For the sixth year, every mechatronics student at Patrick Henry Community College (PHCC) has passed the national certification exam.
That means the program has maintained a 100 percent certification pass rate since its inception in 2013.
This year, however, the number certifications these students have earned has exponentially grown. Since August 2018, PHCC has awarded more than 300 certifications through the National Coalition of Certification Centers (NC3). All of these certifications were earned by the 60 students studying mechatronics at PHCC.
While studying for their associate degrees, the students in this program can take up to nine industry certifications offered by NC3 in areas such as hydraulics, pneumatics, programmable logic controllers, and robotics. When a potential employer views a résumé with NC3 credentials, it show that the applicant has the required skill competencies for the job.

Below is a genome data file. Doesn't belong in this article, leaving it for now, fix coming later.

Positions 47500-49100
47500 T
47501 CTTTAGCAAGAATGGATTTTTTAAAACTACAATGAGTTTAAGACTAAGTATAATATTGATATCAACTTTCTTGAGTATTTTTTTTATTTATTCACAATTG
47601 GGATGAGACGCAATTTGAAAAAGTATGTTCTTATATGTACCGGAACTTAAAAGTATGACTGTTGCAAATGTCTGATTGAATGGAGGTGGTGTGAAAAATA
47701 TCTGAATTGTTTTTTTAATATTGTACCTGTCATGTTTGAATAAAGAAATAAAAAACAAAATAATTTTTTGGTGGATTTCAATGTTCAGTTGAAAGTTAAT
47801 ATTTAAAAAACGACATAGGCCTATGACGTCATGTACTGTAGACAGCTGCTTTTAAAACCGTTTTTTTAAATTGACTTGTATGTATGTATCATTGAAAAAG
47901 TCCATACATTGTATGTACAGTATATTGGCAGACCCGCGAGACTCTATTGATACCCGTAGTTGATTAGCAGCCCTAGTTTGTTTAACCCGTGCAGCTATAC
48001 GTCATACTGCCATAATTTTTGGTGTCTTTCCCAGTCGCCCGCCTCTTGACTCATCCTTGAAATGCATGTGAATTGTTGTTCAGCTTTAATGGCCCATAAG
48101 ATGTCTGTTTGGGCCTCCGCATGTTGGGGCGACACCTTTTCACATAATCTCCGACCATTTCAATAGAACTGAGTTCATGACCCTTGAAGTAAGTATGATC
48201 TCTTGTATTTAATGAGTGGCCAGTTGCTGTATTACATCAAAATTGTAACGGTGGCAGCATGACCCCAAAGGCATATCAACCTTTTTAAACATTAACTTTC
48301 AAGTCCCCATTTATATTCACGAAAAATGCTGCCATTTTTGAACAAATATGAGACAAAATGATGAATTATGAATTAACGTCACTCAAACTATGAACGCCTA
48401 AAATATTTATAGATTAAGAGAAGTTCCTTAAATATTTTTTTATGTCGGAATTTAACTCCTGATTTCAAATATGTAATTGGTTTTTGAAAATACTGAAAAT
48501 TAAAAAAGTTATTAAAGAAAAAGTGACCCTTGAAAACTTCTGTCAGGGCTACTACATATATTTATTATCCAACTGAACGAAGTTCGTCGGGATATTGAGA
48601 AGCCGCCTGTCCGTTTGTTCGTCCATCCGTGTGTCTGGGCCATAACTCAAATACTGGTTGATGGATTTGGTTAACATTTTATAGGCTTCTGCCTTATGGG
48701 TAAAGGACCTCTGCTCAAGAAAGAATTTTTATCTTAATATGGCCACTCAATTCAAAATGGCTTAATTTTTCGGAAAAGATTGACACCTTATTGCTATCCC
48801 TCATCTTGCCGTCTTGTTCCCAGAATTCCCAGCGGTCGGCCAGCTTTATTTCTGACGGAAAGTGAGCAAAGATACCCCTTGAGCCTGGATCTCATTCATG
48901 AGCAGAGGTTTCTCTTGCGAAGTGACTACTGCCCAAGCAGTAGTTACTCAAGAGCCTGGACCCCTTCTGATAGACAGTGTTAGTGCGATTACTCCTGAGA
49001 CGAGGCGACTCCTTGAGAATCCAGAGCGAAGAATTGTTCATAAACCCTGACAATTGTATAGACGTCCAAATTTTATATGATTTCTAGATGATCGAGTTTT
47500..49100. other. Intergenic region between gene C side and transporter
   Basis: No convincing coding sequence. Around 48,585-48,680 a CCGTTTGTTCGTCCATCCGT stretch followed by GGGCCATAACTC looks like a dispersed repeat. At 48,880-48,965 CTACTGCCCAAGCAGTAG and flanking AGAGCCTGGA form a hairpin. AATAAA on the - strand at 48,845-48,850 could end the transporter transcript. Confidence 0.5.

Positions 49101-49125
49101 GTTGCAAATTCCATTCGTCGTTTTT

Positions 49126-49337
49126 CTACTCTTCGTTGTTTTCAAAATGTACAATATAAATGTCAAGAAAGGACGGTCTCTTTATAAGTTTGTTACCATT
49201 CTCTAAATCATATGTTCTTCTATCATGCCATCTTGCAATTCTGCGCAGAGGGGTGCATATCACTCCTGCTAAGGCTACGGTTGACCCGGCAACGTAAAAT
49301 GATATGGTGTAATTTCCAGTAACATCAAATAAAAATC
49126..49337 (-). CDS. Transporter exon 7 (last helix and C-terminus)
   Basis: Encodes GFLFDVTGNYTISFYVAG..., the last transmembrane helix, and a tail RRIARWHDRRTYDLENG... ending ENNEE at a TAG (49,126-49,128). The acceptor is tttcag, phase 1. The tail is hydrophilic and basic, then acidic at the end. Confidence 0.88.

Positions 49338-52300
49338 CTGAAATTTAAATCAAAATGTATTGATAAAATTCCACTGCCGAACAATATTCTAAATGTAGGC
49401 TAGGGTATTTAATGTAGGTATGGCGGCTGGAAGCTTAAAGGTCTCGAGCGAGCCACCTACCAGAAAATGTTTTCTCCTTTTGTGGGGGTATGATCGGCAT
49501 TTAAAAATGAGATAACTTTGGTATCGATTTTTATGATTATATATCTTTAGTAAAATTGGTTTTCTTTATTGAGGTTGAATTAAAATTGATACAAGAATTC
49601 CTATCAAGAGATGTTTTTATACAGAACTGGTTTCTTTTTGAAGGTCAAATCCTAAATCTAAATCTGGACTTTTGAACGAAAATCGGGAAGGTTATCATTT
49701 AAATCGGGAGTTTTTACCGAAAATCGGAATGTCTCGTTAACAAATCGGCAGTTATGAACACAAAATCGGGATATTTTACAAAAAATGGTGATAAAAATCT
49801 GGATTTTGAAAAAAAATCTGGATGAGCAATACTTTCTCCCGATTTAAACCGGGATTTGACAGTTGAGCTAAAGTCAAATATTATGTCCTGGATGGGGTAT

Some of these students have already accepted job offers to begin working after graduation, and some have been offered starting salaries of $28 to $32 per hour.
“When our students start looking for jobs, these credentials are really going to set them apart,” said PHCC Instructor Daniel Edwards. “The certifications prove to all the local companies who are trying to hire people who have these skills that our students have what it takes. They’ve proven themselves through these national exams.”
When PHCC partnered with NC3 at the beginning of the 2018 fall semester, the college was among the first institutions in the nation to offer NC3 certifications. Starting this summer, PHCC will take the lead again by becoming one of the first institutions to offer the second level of Industry 4.0 training through NC3.
The National Coalition of Certification Centers develops and authenticates certification courses that prepare students to enter some of the nation’s fastest-growing industries. With real-time industry data the coalition collects from a global network of industry experts, NC3 develops programs that meet current and future labor market demands.